Argentina confirms charges for Barrick employees over 2015 cyanide spill at Veladero

Court of appeals says charges of “pollution, negligence and malpractice" still in place for 8 of 9 people.

An Argentine court has confirmed criminal charges against eight of nine Barrick Gold (TSX, NYSE:ABX) employees related to their involvement in a cyanide spill at the company’s Veladero mine in 2015, the first of three similar incidents registered at the operation in the past three years.

The company's managers had been criminally charged by a court in San Juan, where the mine is located, following the incident, but they appealed, seeking dismissal of the charges.

According to the ruling, partly published by local paper Cadena3 (in Spanish), the court rejected the appeals for eight of the nine individuals, for whom the charges of "pollution, negligence and malpractice," remain. The person absolved was general manager Antonio Adames Reyes, who the court said "lacked of merit" for the charges.

The company said it plans to legally support the executives, as it believes "there is no reason to consider their actions as criminal,” the article says.

Barrick is also being investigated for possible negligence in relation to another spill of cyanide solution at the same mine, in March this year. 

Barrick's spokesperson Andy lloyd told MINING.com, the individuals have not yet faced trial and have not been convicted.

The ruling follows a 145.7m pesos fine (about $9.8 million at the time) Barrick had to pay in January 2016 over the incident. At the time, the company said it had undertaken a plan to strengthen controls and safeguards at the mine, including increased water monitoring.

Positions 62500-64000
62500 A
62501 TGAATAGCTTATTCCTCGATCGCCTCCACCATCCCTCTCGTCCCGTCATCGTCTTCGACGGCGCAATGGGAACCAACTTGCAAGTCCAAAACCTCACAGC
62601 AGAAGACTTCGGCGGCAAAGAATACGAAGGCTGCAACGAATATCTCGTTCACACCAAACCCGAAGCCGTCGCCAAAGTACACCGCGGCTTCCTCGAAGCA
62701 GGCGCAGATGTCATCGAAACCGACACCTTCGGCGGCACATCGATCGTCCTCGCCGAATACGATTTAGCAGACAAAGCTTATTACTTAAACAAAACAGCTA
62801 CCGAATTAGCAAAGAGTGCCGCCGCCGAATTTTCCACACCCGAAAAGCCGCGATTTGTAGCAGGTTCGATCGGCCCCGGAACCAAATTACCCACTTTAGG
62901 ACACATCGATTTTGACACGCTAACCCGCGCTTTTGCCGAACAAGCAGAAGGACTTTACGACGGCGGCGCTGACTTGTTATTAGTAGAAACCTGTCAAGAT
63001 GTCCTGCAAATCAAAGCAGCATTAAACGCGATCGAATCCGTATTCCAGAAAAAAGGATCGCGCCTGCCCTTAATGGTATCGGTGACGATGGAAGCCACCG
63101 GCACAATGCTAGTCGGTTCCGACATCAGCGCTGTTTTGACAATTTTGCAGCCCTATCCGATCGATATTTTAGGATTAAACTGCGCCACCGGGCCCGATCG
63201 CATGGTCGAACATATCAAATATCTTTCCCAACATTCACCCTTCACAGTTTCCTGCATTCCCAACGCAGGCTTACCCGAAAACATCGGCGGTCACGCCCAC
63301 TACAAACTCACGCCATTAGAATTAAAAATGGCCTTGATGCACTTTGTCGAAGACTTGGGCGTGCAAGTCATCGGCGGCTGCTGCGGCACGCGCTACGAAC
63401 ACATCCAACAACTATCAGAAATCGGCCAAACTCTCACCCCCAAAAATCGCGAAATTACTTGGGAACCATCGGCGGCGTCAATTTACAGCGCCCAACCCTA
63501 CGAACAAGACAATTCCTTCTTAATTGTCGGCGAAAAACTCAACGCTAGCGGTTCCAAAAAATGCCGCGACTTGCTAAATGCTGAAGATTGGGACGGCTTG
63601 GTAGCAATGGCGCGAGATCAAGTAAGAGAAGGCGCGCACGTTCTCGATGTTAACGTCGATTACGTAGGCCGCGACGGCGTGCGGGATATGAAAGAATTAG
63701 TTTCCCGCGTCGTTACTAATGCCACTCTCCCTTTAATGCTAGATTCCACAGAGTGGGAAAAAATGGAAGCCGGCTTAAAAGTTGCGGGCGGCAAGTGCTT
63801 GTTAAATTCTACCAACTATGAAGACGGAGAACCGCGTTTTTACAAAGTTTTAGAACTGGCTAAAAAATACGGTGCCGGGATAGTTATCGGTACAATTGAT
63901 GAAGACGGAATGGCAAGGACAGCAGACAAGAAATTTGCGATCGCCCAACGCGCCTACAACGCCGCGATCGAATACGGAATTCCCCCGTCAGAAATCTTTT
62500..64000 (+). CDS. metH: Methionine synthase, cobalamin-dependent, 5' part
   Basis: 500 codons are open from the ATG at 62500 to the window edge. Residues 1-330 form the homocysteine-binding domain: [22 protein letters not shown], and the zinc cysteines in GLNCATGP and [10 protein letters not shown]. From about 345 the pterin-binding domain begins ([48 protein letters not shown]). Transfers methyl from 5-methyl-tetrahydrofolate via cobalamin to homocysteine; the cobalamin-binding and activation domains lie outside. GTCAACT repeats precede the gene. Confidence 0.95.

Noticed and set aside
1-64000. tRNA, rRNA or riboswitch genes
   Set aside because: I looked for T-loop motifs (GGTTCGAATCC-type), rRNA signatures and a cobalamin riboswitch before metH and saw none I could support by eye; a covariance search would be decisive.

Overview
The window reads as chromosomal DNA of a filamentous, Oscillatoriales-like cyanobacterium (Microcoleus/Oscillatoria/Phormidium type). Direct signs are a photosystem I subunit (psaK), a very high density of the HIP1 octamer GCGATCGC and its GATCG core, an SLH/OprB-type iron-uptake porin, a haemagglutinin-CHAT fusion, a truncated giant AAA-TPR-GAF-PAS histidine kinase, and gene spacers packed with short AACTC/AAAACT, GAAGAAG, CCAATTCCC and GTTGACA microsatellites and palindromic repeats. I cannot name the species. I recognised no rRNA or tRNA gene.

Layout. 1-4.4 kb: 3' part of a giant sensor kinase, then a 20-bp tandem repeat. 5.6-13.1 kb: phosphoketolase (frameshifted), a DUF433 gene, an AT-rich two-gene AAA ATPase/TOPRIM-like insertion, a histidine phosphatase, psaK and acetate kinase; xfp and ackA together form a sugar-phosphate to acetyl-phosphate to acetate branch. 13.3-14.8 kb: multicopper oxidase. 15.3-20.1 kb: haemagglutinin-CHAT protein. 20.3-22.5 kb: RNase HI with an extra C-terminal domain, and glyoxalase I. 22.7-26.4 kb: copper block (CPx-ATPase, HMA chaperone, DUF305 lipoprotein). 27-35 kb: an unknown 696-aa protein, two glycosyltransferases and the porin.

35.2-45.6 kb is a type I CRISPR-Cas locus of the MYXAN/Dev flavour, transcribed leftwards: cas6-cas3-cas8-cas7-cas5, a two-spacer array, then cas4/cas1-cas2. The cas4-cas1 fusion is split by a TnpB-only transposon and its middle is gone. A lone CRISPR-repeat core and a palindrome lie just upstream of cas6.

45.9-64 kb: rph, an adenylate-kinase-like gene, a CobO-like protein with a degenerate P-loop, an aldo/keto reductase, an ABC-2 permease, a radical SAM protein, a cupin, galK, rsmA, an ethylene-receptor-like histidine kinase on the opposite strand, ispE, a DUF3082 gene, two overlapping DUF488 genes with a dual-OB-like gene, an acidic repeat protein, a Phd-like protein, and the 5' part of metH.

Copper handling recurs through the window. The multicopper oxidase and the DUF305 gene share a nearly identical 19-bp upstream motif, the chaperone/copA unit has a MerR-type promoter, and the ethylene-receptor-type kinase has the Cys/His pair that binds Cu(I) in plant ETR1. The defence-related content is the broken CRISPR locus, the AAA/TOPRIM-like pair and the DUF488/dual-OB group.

A few months later, however, falling ice damaged a pipe carrying process solution in the leach pad area, causing a second leak. Normal operations only resumed in October last year.

The world’s No.1 gold producer by value is also being investigated for possible negligence in relation to another spill of cyanide solution at the same mine, in March this year. The separate claim argues the company failed to complete improvements to Veladero, which could have prevented the latest incident, the third of its kind in 18 months.

Earlier this month, federal judges filed a petition to Argentina’s Supreme Court, asking it to clarify who has jurisdiction over the Ministry of Environment’s case against the Canadian gold miner, which sold 50% of Veladero to China’s Shandong Gold Group in April for $960 million.

The mine produced 544,000 ounces last year and has proven and probable mineral reserves estimated in 6.7 million ounces of gold as of December 31, 2016, according to the company's website.

* This story has been updated to reflect the fact that while the eight Barrick's employees face criminal charges, they have not yet faced trial nor been convicted.